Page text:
EU Member State Committee Identifies 5 More SVHCs
During meetings held from June 6 – 8, 2012, the EU’s Member State Committee (MSC) unanimously agreed on the identification of five substances of very high concern (SVHCs). SVHCs are thought to have serious and often irreversible effects on human health and the environment. The five substances identified by the MSC are diborontrioxide and the following four dyes: C.I. Basic Violet 3; C.I.Basic Blue 26; C.I. Solvent Blue 4; and 4,4′-bis(dimethylamino)-4”-(methylamino)trityl alcohol. The listing for the four dyes will clarify that the substances will only be identified as SVHCs when the concentration of the impurities Michler’s ketone or Michler’s base is equal to or higher than 0.1%.
SVHCs include substances that have one or more of the following hazard characteristics: Carcinogenic, Mutagenic or Toxic for Reproduction (CMR 1,2); Persistent, Bioaccumulative and Toxic (PBT) or very Persistent and very Bioaccumulative (vPvB); or cause probable serious effects to human health or the environment (e.g. Endocrine Disruptors). REACH, the primary regulation for industrial chemicals, aims at ensuring that the risks resulting from the use of SVHCs are controlled and that the substances are replaced where possible.
The five substances will be added to the Candidate List and may subsequently become subject to authorization under REACH Title VII. When an SVHC becomes subject to authorization, persons using or making it available on the EU market must apply for authorization within a prescribed deadline (i.e., the “sunset date”), seeking approval of nonexempt uses while also including an analysis of possible substitutes. If they can show that the risks from their uses are adequately controlled (except non-threshold CMRs and PBTs/vPvBs), or that the socio-economic benefits outweigh the risks and no suitable alternatives exist, then their uses of the SVHC are “authorized” to continue.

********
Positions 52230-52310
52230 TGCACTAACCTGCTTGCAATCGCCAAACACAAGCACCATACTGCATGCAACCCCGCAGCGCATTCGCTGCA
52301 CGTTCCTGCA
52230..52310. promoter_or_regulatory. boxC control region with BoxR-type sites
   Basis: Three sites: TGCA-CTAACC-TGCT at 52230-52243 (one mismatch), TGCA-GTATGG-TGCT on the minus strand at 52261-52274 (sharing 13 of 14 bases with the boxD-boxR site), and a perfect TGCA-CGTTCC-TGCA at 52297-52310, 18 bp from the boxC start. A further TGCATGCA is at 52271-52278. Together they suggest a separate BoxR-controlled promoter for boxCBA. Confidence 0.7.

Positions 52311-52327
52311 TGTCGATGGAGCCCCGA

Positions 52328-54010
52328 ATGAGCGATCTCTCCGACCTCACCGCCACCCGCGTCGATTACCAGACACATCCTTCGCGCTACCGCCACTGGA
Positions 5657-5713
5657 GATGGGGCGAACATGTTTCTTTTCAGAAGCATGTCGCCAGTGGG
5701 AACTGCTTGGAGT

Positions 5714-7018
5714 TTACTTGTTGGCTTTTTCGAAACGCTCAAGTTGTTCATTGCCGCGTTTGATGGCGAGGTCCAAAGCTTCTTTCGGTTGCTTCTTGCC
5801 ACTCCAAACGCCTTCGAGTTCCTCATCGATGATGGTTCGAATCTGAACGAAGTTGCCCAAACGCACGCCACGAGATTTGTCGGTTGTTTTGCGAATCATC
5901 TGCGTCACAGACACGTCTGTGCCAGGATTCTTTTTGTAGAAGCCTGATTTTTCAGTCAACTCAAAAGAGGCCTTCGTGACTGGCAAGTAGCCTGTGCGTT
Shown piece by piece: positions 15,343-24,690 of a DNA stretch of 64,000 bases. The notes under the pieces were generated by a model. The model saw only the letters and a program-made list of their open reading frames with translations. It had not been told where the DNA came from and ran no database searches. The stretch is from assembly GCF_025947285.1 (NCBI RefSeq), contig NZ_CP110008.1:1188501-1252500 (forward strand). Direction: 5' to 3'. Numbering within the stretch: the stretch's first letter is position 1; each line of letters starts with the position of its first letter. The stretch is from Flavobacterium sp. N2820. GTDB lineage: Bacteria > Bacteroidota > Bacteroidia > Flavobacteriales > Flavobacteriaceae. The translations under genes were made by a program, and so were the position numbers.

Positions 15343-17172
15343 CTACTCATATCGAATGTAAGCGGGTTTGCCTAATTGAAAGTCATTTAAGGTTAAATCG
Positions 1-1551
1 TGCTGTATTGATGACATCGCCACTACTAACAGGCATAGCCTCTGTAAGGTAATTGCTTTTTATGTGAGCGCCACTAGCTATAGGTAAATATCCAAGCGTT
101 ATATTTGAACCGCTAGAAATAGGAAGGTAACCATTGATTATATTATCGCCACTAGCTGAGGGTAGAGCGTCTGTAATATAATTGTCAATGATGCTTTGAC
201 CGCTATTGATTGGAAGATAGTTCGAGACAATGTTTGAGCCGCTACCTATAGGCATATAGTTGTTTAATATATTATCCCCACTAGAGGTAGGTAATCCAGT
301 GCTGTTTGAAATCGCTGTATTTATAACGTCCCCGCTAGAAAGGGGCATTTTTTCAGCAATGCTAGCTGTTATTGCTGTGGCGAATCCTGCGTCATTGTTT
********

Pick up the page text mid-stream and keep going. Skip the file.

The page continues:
Even without being selected for authorization, inclusion of substances on the Candidate List immediately triggers certain regulatory obligations.
- EU or EEA suppliers of articles which contain substances on the Candidate List in a concentration above 0.1% (w/w) have to provide sufficient information to allow safe use of the article to their customers or upon request, to a consumer within 45 days of the receipt of the request. This information must contain as a minimum the name of the substance.
- EU and EEA producers or importers of articles have to notify ECHA if their article contains a substance on the Candidate List. This obligation applies if the substance is present in those articles in quantities totalling over one tonne per producer or importer per year and if the substance is present in those articles above a concentration of 0.1% (w/w).
EU and EEA suppliers of substances on the Candidate List have to provide their customers with a safety data sheet.
EU and EEA suppliers of mixtures not classified as dangerous according to Directive 1999/45/EC have to provide the recipients, at their request, with a safety data sheet if the mixture contains at least one substance on the Candidate List and the individual concentration of this substance in the mixture is ≥ 0.1% (w/w) for non-gaseous mixtures if the substance is persistent, bioaccumulative and toxic (PBT) or very persistent and very bioaccumulative (vPvB).
More information about the MSC is available here, and information about the process for identifying SVHCs is available here.